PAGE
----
Power Grid

22 Nov 2022

Honda Plugs Into German VPP for Grid Stability Proof of Concept

22 Nov 2022  by   
In what the motor giant is calling a huge breakthrough for Vehicle to Grid (V2G) technology, Honda has become the first automaker in Europe to gain Frequency Containment Reserve (FCR) prequalification.

Honda technology ready to supply frequency containment reserve for power grid stabilisation. Image courtesy Honda.

The results came after a successful grid stability proof of concept trial, which saw Honda link a fleet of mass-produced EVs to a VPP in Germany for grid balancing services.

The breakthrough came from Honda’s advanced research and development division, Honda R&D Europe (Deutschland) GmbH.

In the pilot with Next Kraftwerke GmbH – one of Europe’s largest Virtual Power Plant (VPP) operators – Honda has now achieved certification of a fleet of mass-produced EVs for the prequalification of FCR by Ampiron GmbH in Germany.

A grid balancing pilot

When reacting to short-term frequency deviations in the power grid, service operators rely on balancing services that automatically intervene to restore balance between supply and demand. Of these balancing services, FCR is the highest performance class for grid stabilisation and is also referred to as primary control reserve as it is the first response to frequency disturbances.

The pilot utilised mass produced Honda e EVs, which qualified for support of grid stability through the instant provision of FCR to the Transmission System Operator (TSO).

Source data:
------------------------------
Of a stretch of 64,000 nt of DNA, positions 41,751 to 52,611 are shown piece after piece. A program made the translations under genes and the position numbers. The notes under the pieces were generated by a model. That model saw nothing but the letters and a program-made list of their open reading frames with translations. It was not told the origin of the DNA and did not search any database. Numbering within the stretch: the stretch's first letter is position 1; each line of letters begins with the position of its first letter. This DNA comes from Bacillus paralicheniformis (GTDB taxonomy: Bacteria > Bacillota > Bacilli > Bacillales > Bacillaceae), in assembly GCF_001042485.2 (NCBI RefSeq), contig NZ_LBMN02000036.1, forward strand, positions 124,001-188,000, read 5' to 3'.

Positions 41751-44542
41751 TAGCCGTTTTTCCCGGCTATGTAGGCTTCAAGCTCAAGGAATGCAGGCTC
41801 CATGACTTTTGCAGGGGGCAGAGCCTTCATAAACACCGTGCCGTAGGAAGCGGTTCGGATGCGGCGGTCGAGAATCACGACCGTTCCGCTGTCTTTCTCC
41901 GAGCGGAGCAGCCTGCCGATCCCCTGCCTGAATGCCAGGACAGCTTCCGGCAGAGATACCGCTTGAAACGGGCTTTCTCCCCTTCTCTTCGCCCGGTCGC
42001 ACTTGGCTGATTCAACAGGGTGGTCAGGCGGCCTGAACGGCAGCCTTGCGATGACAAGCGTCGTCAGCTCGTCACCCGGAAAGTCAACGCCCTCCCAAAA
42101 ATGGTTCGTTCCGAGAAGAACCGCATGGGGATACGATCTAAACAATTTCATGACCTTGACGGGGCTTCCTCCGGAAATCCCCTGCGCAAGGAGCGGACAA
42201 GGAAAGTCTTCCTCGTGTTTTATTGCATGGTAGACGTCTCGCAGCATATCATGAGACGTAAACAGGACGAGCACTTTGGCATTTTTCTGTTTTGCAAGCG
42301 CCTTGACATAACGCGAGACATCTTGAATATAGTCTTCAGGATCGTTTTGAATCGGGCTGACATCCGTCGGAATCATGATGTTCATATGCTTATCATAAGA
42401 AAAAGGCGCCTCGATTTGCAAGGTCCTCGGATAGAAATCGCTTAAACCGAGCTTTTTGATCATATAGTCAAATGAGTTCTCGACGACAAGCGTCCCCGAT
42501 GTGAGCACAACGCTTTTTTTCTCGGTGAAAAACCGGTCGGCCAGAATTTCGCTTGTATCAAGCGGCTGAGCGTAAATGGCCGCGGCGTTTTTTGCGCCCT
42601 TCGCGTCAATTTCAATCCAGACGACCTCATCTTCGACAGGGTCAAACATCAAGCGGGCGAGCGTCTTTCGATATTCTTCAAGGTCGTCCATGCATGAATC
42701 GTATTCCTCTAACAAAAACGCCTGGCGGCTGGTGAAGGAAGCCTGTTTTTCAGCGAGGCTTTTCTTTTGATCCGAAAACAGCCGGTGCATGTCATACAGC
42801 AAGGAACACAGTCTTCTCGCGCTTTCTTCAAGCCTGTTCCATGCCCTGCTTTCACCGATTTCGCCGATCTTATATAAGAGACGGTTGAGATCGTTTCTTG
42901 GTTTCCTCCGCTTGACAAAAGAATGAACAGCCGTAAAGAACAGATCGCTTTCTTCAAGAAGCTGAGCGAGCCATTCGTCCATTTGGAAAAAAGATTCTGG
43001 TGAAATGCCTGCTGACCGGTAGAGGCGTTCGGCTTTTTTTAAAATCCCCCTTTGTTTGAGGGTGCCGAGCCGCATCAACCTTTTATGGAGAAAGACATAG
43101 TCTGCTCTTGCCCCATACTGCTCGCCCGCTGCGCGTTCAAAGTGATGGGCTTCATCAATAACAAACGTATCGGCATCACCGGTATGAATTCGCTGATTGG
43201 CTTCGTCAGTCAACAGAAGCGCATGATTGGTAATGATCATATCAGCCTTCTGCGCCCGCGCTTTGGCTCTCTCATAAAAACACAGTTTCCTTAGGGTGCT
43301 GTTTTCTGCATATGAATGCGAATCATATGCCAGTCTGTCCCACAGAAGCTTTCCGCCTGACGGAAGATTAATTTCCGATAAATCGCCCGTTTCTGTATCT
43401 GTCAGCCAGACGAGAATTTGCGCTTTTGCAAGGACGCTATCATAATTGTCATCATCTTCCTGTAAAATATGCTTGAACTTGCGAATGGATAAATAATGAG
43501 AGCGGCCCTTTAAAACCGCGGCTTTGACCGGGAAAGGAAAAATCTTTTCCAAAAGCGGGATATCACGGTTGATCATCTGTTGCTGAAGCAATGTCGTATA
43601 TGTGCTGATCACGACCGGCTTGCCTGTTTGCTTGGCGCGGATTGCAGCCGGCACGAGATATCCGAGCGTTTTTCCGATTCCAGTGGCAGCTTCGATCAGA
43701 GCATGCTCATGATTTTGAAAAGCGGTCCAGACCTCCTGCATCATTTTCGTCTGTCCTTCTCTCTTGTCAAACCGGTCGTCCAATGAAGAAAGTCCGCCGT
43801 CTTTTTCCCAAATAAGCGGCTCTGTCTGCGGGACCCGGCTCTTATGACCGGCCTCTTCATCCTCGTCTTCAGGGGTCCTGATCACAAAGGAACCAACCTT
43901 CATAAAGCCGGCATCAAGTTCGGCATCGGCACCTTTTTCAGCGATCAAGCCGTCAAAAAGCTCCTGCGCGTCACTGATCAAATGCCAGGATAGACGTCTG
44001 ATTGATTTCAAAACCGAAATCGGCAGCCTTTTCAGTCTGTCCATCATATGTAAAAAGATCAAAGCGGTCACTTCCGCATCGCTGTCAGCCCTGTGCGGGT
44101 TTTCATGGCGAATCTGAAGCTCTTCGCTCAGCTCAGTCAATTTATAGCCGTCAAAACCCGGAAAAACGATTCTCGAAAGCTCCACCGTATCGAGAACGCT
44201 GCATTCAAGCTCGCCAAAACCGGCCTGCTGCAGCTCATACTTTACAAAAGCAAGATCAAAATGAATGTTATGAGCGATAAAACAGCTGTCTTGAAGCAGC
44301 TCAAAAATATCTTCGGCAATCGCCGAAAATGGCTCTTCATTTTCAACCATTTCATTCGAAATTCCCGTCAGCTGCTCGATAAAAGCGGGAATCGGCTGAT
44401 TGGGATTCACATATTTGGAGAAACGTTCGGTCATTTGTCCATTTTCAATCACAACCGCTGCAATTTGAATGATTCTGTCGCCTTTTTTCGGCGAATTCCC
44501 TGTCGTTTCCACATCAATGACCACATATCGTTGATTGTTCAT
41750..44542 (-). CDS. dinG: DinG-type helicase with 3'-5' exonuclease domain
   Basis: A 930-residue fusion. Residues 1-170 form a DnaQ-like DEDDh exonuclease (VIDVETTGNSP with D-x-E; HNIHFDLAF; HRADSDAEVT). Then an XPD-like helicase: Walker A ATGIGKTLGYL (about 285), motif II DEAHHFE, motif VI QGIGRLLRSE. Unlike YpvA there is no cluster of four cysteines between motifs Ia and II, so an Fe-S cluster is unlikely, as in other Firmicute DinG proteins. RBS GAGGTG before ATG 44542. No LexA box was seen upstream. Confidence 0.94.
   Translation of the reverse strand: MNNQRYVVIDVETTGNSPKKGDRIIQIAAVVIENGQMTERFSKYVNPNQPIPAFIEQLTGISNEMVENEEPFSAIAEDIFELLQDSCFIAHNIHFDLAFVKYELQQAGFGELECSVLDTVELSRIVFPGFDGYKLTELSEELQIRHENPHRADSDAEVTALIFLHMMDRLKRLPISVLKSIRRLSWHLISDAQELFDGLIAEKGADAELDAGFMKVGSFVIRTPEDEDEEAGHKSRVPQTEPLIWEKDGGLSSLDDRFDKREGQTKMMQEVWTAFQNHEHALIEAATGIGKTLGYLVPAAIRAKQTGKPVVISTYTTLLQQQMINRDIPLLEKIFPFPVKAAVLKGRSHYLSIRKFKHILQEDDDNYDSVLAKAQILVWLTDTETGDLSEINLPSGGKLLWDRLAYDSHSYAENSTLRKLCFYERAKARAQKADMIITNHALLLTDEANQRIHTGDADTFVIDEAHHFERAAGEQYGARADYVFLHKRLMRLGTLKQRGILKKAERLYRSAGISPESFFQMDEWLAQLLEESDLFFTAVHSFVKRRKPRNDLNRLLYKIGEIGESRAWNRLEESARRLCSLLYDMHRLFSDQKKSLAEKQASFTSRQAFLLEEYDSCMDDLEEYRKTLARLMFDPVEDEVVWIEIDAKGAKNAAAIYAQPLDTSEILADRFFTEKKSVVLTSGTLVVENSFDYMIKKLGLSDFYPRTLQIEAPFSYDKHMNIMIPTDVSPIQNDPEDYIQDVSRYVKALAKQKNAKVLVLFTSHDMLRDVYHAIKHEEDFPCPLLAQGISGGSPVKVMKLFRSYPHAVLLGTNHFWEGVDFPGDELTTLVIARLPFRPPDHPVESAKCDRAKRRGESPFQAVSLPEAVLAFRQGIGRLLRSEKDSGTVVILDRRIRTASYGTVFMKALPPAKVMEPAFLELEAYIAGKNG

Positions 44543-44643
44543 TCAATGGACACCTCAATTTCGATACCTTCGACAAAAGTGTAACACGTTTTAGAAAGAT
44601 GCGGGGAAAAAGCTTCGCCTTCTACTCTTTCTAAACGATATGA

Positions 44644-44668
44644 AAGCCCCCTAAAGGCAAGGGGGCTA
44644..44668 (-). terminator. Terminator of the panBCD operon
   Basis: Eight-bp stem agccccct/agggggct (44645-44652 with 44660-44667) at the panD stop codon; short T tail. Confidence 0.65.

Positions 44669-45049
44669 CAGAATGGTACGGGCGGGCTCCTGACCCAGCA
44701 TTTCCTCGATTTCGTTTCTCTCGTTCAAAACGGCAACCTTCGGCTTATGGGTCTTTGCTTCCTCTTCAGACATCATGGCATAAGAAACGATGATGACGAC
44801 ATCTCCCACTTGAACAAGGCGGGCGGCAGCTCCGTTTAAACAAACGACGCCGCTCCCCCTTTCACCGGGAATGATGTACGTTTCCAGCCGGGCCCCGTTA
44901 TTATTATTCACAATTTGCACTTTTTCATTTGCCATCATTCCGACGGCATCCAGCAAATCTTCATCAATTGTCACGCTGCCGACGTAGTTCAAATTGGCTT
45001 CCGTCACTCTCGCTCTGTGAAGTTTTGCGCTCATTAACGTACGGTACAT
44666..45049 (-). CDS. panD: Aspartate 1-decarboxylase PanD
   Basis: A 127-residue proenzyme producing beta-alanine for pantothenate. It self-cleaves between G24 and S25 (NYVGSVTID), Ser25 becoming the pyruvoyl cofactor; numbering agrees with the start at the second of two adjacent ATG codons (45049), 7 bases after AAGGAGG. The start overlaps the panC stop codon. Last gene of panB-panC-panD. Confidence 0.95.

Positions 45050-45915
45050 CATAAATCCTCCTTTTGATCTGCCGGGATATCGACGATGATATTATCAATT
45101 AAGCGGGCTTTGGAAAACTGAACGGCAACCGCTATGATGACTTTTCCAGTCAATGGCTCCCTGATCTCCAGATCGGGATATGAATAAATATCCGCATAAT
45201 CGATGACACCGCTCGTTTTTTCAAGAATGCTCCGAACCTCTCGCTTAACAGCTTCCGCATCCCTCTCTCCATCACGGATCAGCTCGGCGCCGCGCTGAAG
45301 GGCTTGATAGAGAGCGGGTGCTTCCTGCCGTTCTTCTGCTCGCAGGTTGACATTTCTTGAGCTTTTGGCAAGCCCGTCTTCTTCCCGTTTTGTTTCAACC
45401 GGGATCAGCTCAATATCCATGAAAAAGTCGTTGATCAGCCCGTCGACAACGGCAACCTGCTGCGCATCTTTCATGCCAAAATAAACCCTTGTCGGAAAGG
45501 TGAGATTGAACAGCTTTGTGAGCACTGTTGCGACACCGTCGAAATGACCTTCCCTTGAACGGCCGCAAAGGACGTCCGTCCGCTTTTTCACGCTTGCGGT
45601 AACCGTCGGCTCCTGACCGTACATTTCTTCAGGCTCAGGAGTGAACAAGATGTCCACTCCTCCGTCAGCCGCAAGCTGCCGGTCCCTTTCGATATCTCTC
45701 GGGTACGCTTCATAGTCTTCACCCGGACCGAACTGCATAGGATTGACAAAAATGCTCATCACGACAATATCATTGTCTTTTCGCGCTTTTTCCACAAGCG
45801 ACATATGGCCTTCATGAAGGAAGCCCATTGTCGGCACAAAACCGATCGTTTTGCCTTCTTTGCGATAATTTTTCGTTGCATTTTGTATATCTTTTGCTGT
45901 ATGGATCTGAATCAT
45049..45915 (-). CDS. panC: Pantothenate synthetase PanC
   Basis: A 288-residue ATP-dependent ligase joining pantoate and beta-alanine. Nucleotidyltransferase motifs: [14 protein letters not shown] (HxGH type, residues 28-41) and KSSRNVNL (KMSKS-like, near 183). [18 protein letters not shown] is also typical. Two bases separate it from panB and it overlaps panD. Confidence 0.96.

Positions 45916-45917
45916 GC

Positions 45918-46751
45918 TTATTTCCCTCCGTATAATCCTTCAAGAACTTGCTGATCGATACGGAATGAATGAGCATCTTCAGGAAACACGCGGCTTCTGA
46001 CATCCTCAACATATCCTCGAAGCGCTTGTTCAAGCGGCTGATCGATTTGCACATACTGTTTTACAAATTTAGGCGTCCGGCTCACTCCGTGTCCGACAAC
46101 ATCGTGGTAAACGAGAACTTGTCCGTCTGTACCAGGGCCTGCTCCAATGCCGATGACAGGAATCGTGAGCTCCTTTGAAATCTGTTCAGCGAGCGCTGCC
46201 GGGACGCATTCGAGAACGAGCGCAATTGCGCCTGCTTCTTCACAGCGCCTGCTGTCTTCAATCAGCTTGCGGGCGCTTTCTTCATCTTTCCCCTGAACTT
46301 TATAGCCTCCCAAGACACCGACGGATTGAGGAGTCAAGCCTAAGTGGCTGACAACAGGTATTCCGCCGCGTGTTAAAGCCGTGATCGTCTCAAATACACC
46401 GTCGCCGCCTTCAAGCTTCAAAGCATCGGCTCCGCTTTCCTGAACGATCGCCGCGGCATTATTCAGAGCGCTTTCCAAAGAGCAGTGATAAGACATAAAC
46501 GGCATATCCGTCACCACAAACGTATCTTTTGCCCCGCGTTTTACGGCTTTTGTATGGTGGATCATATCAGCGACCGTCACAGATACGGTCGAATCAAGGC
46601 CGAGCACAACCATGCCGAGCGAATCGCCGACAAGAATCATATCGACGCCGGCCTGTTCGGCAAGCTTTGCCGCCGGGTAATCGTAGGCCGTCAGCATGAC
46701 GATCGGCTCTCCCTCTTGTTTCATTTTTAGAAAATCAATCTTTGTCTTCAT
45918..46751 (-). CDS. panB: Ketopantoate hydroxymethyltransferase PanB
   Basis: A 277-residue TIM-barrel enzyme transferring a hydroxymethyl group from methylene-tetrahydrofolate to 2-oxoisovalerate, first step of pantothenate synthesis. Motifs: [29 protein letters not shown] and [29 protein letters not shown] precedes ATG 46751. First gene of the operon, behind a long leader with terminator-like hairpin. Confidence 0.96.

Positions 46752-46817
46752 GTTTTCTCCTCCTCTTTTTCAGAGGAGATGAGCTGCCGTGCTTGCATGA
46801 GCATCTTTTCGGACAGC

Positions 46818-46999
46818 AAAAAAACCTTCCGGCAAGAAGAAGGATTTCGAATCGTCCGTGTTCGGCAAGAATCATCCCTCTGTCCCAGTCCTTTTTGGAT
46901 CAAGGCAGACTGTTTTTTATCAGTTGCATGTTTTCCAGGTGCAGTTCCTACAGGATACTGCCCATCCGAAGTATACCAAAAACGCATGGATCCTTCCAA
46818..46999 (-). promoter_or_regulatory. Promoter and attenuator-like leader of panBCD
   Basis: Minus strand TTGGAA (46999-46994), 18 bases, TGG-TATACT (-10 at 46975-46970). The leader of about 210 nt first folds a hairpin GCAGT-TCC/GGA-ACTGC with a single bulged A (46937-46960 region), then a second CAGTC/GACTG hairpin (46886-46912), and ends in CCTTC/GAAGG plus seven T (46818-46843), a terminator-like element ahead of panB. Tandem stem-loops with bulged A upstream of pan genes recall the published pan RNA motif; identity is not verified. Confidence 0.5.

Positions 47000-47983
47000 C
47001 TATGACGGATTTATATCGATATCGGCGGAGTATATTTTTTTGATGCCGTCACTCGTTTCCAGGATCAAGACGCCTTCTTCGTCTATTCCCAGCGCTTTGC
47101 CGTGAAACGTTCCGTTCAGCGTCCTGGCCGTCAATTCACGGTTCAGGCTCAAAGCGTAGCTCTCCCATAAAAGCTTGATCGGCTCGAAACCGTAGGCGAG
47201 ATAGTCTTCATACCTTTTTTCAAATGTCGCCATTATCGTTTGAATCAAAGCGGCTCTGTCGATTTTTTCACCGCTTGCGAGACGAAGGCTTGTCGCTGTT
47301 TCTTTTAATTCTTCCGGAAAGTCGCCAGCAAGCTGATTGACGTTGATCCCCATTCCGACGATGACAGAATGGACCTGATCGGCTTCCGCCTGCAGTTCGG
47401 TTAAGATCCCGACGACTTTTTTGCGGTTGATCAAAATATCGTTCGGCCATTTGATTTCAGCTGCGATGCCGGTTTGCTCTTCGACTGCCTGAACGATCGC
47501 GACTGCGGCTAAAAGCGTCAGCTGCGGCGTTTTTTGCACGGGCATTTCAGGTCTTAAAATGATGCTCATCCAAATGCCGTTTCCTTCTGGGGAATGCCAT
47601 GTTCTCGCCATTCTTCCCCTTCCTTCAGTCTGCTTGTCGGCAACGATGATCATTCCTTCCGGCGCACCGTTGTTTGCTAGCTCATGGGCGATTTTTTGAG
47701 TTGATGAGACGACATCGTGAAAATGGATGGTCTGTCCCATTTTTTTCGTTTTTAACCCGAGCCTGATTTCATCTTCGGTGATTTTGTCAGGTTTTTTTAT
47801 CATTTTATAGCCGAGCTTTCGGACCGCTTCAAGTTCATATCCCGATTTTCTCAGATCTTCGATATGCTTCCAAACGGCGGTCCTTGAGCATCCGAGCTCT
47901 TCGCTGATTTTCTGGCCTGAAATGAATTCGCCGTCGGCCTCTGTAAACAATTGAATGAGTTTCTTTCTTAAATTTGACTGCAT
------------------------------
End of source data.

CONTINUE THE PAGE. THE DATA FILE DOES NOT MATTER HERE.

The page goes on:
A fleet of six Honda e’s and six Honda Power Manager bi-directional Combined Charging System (CCS) chargers were used during the trial, in which Honda was able to fulfil the high requirements for charging and discharging, necessary to ensure stable 50Hz grid frequency.

Using real-time information from Next Kraftwerke about current power capacity, Honda’s own power management system is able to respond within required standard time to charging and discharging commands of the TSO to each individual vehicle. This is done while respecting the single State of Charge (SOC) preferences of the individual EV driver.

Bi-direction proof of concept

This development is a vital step for advancing the role of EVs and bi-directional charging technology for a future sustainable energy system. Maintaining consistent grid stability will become one of the major challenges for the TSOs alongside the further expansion of renewable energy sources.

“The project with Next Kraftwerke enables Honda to meet the new demands of the European market and deliver on its commitment to develop technologies that are creating value for society,” said Tom Gardner, senior vice president, Honda Motor Europe.

“Typically, EVs are parked and connected to a charging station for most of the day, at offices and on driveways. Honda has identified that these standing times can be better utilised to offer additional services and revenues, through smart charging and discharging based on the current power grid frequency.

“This not only benefits EV owners, but also the surrounding infrastructure as we transition into an e-mobility-driven society,” added Gardner.

In a recent trial, Honda also partnered with the V2X Suisse consortium to demonstrate the vital role of EVs and bidirectional charging technology in the future of energy management.

The company supplied 50 Honda e cars and 35 Honda Power Manager units to support the trial, which delivered vehicle-to-grid (V2X) energy recovery capability for car sharing operator, Mobility, at sites across Switzerland.


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